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Canada Plans to Regulate Social Media, Cites Election Meddling Issues

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The leading social media companies don’t seem to be overly enthusiastic about the Minister of Democratic Institutions of Canada’s drive to curb them.

Canada is considering imposing its own regulations on social media, citing the need to protect its upcoming elections from foreign meddling, The Guardian reported Monday. The possibility was raised by Canadian Minister of Democratic Institutions Karina Gould.

"We are having active conversations with our partners and allies around the world as to what this would look like in the Canadian context," she said, referring to the UK's social media regulation ideas. "If there was a moment and opportunity we would seriously look into how we can move forward."

Last week, Gould said she was "very concerned" about possible foreign meddling and that there "have probably already been efforts by malign foreign actors to disrupt our democracy."

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She called on Twitter, Facebook and Google to "help safeguard the election" by promoting "transparency, authenticity and integrity" on their platforms, Reuters reports. However, Gould said she's disappointed by the slow speed of negotiations with the three companies.

Gould believes the social media companies must put more effort into countering "cyber threats," which include the "spread of disinformation," Reuters says. However, the tech companies appear to prefer to keep their inner workings to themselves.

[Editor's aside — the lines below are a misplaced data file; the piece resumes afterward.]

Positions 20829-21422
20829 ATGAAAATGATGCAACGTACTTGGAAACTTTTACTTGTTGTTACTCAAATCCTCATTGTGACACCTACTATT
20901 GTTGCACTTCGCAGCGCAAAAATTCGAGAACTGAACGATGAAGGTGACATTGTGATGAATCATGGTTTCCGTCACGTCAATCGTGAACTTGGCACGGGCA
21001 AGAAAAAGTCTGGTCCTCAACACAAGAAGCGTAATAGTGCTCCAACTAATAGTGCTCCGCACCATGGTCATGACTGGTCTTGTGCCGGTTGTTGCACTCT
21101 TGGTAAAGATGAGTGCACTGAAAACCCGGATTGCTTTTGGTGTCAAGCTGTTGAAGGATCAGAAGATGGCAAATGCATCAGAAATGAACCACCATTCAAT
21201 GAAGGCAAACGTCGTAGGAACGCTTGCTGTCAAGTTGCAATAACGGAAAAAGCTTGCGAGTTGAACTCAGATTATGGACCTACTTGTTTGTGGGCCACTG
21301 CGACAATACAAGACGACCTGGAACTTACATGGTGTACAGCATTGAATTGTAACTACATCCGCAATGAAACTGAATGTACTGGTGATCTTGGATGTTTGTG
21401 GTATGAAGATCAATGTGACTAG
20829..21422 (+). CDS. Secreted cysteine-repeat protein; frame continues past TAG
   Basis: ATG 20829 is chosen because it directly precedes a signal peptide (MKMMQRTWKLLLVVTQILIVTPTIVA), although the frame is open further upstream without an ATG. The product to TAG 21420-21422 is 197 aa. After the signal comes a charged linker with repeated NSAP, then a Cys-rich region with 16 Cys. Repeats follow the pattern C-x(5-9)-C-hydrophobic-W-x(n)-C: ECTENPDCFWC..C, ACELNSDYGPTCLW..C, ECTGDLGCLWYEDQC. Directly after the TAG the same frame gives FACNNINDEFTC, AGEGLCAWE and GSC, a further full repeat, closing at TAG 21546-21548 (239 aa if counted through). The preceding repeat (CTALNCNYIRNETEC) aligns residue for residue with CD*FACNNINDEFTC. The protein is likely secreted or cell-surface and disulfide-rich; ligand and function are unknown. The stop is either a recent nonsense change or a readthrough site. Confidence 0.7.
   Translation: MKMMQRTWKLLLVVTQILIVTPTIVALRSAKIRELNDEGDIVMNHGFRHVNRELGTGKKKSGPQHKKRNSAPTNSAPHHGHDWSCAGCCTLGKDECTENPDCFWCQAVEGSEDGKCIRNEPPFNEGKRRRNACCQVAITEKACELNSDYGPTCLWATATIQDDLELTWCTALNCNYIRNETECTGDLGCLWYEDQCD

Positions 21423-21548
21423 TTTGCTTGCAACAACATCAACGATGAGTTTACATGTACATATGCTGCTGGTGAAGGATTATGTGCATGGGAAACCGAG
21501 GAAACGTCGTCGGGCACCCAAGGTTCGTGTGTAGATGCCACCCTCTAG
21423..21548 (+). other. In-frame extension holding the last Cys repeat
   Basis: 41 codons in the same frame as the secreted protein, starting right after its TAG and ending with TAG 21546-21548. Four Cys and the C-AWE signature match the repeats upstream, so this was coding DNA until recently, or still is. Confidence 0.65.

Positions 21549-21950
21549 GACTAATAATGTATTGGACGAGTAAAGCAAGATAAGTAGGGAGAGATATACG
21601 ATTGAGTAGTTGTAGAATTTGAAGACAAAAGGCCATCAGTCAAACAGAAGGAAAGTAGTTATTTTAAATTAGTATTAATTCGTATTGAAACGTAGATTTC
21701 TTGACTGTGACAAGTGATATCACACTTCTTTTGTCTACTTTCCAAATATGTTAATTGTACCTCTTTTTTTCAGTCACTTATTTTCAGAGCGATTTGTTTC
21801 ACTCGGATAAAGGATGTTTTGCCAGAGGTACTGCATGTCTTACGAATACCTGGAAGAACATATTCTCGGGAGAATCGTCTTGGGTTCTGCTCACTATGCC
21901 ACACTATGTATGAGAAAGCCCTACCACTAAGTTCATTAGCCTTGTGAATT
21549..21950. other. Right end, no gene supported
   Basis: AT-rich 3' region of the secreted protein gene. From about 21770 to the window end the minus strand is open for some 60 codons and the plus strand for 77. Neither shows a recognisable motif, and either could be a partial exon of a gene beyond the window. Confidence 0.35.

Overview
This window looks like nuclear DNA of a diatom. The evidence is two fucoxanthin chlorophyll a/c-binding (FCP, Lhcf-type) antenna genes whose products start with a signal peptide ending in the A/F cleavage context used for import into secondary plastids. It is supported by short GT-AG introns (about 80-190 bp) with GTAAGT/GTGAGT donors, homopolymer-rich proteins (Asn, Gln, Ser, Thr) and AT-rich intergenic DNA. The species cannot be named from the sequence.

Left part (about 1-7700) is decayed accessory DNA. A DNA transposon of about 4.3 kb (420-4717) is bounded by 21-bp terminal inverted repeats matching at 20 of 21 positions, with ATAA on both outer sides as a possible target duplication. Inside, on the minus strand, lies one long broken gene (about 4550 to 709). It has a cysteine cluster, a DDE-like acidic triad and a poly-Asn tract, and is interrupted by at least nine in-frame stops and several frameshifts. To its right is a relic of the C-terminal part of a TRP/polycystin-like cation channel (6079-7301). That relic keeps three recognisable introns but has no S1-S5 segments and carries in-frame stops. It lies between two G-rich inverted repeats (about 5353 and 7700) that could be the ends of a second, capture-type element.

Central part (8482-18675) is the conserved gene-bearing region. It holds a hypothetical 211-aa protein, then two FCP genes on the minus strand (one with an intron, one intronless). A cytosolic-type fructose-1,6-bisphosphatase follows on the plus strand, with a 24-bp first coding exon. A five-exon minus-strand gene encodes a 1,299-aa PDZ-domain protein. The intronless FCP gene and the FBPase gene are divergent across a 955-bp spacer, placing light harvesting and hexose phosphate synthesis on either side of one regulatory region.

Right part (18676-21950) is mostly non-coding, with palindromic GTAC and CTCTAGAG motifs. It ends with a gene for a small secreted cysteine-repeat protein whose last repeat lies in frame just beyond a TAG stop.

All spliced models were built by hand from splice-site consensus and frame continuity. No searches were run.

"The platforms feel this is something they should be doing on their own and I don't have the confidence that they're disclosing everything with us," Gould said at a news conference.

The minister admitted Ottawa is "looking very closely" at the idea of imposing regulation on social platforms should tech companies continue to drag on their feet, pointing to the UK, which also proposed introducing a social media regulator Monday.

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According to the proposed UK legislation, social media platforms will be tasked with fighting child abuse, terrorism-related content, revenge porn, cyberbullying, disinformation and encouragement of self-harm; the proposed legislation reportedly makes social media executives "personally liable" for failure to remove such content, The Guardian report says.

Earlier on Monday, Canada's Communications Signals Establishment (CSE), the electronic counterintelligence service, published a report on possible election meddling, saying that Canadian voters will "very likely" encounter "foreign cyber interference" ahead of, and during, the 2019 general election. However, the agency said it is unlikely that the threat will be major, citing increased "public awareness" of the potential threats, according to The Guardian. The report also says that any possible foreign actor will be unable to directly change the vote outcome, because Canada's electoral apparatus uses old-fashioned paper ballots.

Back in 2016, the US accused Russia of staging a cyber operation to sway its presidential election in favour of Donald Trump. The idea has become a popular trope among numerous politicians around the world, despite Moscow's repeated denials of the allegations.

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